In Memoriam: Nicholas Papayanis
Stuart Schaar, April 2005
From the In Memoriam column of the April 2005 Perspectives
Nick Papayanis (1940–2004), professor emeritus of history at Brooklyn College, CUNY, passed away on November 6, 2004, after a courageous fight with pancreatic cancer. He left behind a legacy as a devoted teacher and a fine scholar of French social and urban history. By the end of his life, Papayanis was recognized in the United States and in France as one of the leading urban historians of modern France.
Just a week before he died he saw a copy of his fourth and last book, Planning Paris before Haussmann, published by Johns Hopkins University Press. This book examines urban planning in the French capital before it was transformed from a medieval town into a modern city. Baron George Haussmann, the prefect of the Seine under Napoleon III from 1858–70, created grand boulevards and tied the suburbs to the industrializing city. But, as Papayanis discovered and explains in this book, before the prefect reconstructed Paris, the capital's intellectuals debated issues of city planning and urban reform within a framework of a new modernism, which laid the foundations for Haussmann's work.
Papayanis described that modernism in two landmark books about the emergence of the urban transportation system in Paris and the workers who ran the above-ground networks in the context of the city's urban and social development from the 17th century: The Coachmen of Nineteenth Century Paris: Service Workers and Class Consciousness (Baton Rouge/London: Louisiana State University Press, 1993) and Horse Drawn Cabs and Omnibuses in Paris: The Idea of Circulation and the Business of Public Transit (Baton Rouge/London: Louisiana State University Press, 1996). In these books he showed the relationship between the state and capitalism in defining a new industry.
Nick Papayanis's life and career took him from New York City where he was born and raised to some of the finest schools in the United States and then to Brooklyn College where he began teaching in 1968. He received a BA from New York University, an MA from Harvard University, and a PhD in history from the University of Wisconsin at Madison, where he studied with Harvey Goldberg, George Mosse, and Theodore Hamerow, all prominent European historians. In 1985 he published his doctoral thesis, Alphonse Merrheim: The Emergence of Reformism in Revolutionary Syndicalism, 1871–1925 (Dordrecht, The Netherlands/Boston: Martinus Nijhoff Publishers) about an early leader of the French General Confederation of Labor (CGT). At Brooklyn College he taught courses on modern France; socialism, anarchism, and Marxism in Europe; and the modern city in the Western world.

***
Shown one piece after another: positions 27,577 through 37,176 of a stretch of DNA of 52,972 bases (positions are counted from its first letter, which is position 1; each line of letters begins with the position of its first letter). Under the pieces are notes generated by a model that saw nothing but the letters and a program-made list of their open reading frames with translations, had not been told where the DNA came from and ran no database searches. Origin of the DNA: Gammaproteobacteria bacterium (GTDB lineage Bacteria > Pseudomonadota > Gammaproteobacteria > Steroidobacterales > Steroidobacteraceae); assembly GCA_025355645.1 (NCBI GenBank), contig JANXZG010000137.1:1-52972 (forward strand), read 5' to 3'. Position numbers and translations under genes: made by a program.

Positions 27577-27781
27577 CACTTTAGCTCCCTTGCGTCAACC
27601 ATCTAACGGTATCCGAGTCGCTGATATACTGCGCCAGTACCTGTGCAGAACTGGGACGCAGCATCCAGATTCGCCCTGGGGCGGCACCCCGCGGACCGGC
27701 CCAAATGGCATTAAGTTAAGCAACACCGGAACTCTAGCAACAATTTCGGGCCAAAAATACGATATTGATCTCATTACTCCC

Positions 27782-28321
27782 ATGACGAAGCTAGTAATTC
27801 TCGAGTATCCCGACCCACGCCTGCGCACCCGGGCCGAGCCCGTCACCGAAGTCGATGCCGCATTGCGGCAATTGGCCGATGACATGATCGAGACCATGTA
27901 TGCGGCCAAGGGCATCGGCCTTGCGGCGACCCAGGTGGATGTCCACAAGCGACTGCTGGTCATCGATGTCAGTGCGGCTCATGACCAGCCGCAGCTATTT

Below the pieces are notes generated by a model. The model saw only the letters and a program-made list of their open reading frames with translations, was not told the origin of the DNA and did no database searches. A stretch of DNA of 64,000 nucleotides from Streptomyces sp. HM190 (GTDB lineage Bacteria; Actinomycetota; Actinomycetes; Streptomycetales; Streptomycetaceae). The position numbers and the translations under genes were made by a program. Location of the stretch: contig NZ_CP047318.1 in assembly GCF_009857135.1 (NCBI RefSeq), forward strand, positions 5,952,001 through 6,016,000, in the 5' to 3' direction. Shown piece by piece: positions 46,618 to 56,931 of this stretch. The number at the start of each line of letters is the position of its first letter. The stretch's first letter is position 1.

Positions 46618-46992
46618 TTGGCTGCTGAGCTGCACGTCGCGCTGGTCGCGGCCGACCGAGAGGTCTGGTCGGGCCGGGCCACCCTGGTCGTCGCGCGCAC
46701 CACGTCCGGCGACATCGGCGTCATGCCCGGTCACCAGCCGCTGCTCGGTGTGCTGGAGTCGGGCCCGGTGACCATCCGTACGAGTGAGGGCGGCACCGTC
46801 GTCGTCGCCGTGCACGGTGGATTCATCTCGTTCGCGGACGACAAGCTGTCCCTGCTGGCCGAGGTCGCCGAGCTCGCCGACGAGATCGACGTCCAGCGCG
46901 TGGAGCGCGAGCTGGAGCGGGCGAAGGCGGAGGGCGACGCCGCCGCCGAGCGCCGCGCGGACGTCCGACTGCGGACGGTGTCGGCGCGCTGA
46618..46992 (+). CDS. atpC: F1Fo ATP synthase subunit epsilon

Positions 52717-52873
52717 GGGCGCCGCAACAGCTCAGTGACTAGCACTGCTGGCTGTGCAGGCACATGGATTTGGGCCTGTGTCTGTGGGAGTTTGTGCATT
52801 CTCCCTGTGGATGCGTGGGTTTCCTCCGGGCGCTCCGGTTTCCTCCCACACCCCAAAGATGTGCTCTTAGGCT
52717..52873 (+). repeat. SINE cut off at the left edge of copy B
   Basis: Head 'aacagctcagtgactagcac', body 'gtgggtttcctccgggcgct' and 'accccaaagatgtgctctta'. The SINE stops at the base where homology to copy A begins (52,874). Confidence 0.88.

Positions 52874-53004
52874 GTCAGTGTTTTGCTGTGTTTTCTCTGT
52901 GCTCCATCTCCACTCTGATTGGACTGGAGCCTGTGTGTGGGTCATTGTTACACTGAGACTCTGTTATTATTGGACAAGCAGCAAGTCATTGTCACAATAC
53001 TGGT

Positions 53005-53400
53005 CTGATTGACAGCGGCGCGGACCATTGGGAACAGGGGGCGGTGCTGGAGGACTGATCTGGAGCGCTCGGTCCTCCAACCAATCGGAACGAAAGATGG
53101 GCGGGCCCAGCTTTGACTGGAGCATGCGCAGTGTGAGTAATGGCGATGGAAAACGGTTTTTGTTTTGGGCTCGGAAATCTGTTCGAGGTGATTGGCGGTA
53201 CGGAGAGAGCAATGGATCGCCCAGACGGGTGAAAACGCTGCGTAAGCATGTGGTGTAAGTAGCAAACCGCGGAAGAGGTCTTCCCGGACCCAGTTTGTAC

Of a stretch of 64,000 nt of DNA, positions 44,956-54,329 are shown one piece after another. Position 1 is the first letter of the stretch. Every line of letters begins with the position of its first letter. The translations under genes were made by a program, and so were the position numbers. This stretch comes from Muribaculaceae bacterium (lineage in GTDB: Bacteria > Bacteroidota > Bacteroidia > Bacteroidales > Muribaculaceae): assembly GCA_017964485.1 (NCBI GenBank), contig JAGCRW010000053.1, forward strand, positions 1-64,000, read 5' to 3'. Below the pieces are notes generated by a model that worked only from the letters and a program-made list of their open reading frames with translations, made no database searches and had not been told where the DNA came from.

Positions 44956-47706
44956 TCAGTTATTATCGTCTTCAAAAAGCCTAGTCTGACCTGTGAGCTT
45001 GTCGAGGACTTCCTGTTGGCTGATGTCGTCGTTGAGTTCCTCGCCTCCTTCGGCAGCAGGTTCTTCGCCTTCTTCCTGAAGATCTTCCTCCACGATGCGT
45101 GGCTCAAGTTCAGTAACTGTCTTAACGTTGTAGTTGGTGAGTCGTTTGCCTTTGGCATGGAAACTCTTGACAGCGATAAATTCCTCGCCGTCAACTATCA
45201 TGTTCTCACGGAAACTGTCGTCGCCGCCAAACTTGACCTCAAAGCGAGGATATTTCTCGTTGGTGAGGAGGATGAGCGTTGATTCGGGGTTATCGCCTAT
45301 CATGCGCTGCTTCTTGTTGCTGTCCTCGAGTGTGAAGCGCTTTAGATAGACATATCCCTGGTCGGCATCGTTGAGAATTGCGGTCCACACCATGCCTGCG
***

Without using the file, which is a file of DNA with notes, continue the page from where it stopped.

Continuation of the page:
Nick Papayanis received recognition as a leading scholar in his field as well as a large number of prestigious awards. These included a Fulbright Fellowship, two National Endowment for the Humanities Fellowships, and Brooklyn College's Wolfe Fellowship. His wife Marilyn accompanied him to Paris a few months before he died, to participate in a major conference on French urban history where he saw for a final time some of his closest French friends.
A beloved teacher, Nick Papayanis earned the respect and friendship of both graduate and undergraduate students. They and his co-workers in the Department of History, the Graduate Faculty of City University of New York, and all of his colleagues in the academic community will miss him greatly.
— Stuart Schaar
Brooklyn College, CUNY